7 of 8 people found the following review helpful
A decaf as good as the real deal?,
This review is from: Decaffeinated Corpse (Coffeehouse Mysteries, No. 5) (Mass Market Paperback)
It's approaching Halloween and the events of Murder Most Frothy have had some consequences. There's tension between Clare and her daughter Joy. Otherwise, it's business as usual at the Village Blend, the coffeehouse Clare manages in the Greenwich Village. Matt, Clare's ex-husband and partner in the coffeehouse, has brokered a deal with an old friend, Federico Gostwick, to be the exclusive distributor's of his naturally decaffeinated coffee. Clare just needs to convince her baristas that this decaf, known as 'why bother' in the coffee world, is truly worth the bother since they'll be serving the new decaf at a coffee tasting for ICGE (International Coffee Growers Exhibition) at the Beckman Hotel. Of course, that's before Federico was found unconscious in the alley alongside the Blend by Clare who was also knocked out as she checked to see if the body had a pulse. Neither Matt nor Ric want to report the attack which leaves Clare wondering what's really going on.
Clare's learned a thing or three about recognizing a lie or a stretched truth -- and Matt and Ric aren't telling her everything. Det. Quinn is no slouch in picking up clues and Tucker already mentioned the mugging in the alley; so Quinn gives Clare a bit of advice to keep her out of trouble. However, Clare can't just ignore it as more and more it begins looking like Matt may have pulled them into something that could backfire on them all. Once the bodies start to pile up, even Matt has to agree something is wrong and maybe, just maybe, Clare might have a point, or even two.
The characters are becoming more finely drawn as the series continues and as backstory and emotional history are layered in with the plot. Ric and Matt were friends when Matt and Clare were married so a few flashback memories add to the texture of the story.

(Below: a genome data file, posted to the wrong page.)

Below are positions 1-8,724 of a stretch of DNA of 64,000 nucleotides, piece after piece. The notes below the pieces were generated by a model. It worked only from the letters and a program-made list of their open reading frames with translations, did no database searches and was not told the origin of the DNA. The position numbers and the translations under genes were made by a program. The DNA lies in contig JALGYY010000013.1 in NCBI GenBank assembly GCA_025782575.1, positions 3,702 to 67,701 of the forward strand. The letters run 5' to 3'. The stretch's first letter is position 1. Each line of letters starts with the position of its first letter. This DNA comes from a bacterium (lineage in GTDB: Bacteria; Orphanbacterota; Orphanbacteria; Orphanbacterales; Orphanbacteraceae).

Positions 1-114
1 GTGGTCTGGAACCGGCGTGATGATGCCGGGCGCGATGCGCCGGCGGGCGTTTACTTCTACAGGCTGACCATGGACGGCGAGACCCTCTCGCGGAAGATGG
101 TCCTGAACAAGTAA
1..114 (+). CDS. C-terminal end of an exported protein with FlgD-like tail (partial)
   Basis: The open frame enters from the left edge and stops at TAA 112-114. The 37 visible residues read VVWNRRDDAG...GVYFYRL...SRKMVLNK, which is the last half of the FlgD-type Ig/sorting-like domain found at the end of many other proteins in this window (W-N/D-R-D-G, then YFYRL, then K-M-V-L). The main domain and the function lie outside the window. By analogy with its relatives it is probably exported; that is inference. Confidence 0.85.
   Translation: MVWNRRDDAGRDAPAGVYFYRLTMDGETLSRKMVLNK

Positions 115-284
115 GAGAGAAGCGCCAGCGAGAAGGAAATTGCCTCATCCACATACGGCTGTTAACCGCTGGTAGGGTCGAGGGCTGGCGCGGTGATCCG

Previously, coffee has been only a side issue to the crime and investigation, in Decaffeinated Corpse it's all about the coffee: who buys it, who controls it, who develops it, and how soon it can come to market. Coyle manages to fill the reader in on the history and tangled commercial business of the coffee world, or at least enough to allow the reader to understand what is involved and how it could be seen as a deadly serious enterprise.
The series keeps getting better and better and you should try the recipe for Clare's Cappuccino Muffins -- perfect with a nice cup of coffee and a good book, preferable Decaffeinated Corpse.
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Showing 1-3 of 3 posts in this discussion
Initial post: Mar 26, 2010 1:00:03 PM PDT
Marianna Hampton says:
This review included plot points that helped me decide whether I have read this "episode" without giving everything away. Her review is written in a concise manner without being boring or bland. I have NOT read the book, yet. I'll definitely be back to see if I agree with her opinion.
Posted on May 15, 2012 6:38:12 PM PDT
Plainly Spoken says:
I am wondering why she only gave it 3 stars? I am currently listening to this book on audio. I've listened to the preceding books as well. It's a light fluffy series that is somewhat predictable, somewhat formulaic in it's approach, but entertaining nonetheless. There is also quite a bit of interesting information about coffee. I now know how to check coffee for freshness by doing the "bloom" test.
In reply to an earlier post on May 15, 2012 8:52:50 PM PDT
Amazon Customer says:
Gabrielle, I don't inflate my ratings. Three stars is smack dab in the middle -- meaning --it's all the things you just listed. It's a good book that will keep you entertained from cover to cover. A book has to have more to deserve a 4 and be absolutely outstanding to get 5 stars. Unfortunately, reviewers are stuck with the 5 star system without anyway to indicate how they, personally, chose to use those 5 stars. So, my rating is 1 star means it was horrible, 2 means it was somewhat disappointing, 3 means it was a good book, 4 means it was better then good but not great, and 5 is for a really great book -- hope this helps if you read any more of my reviews.
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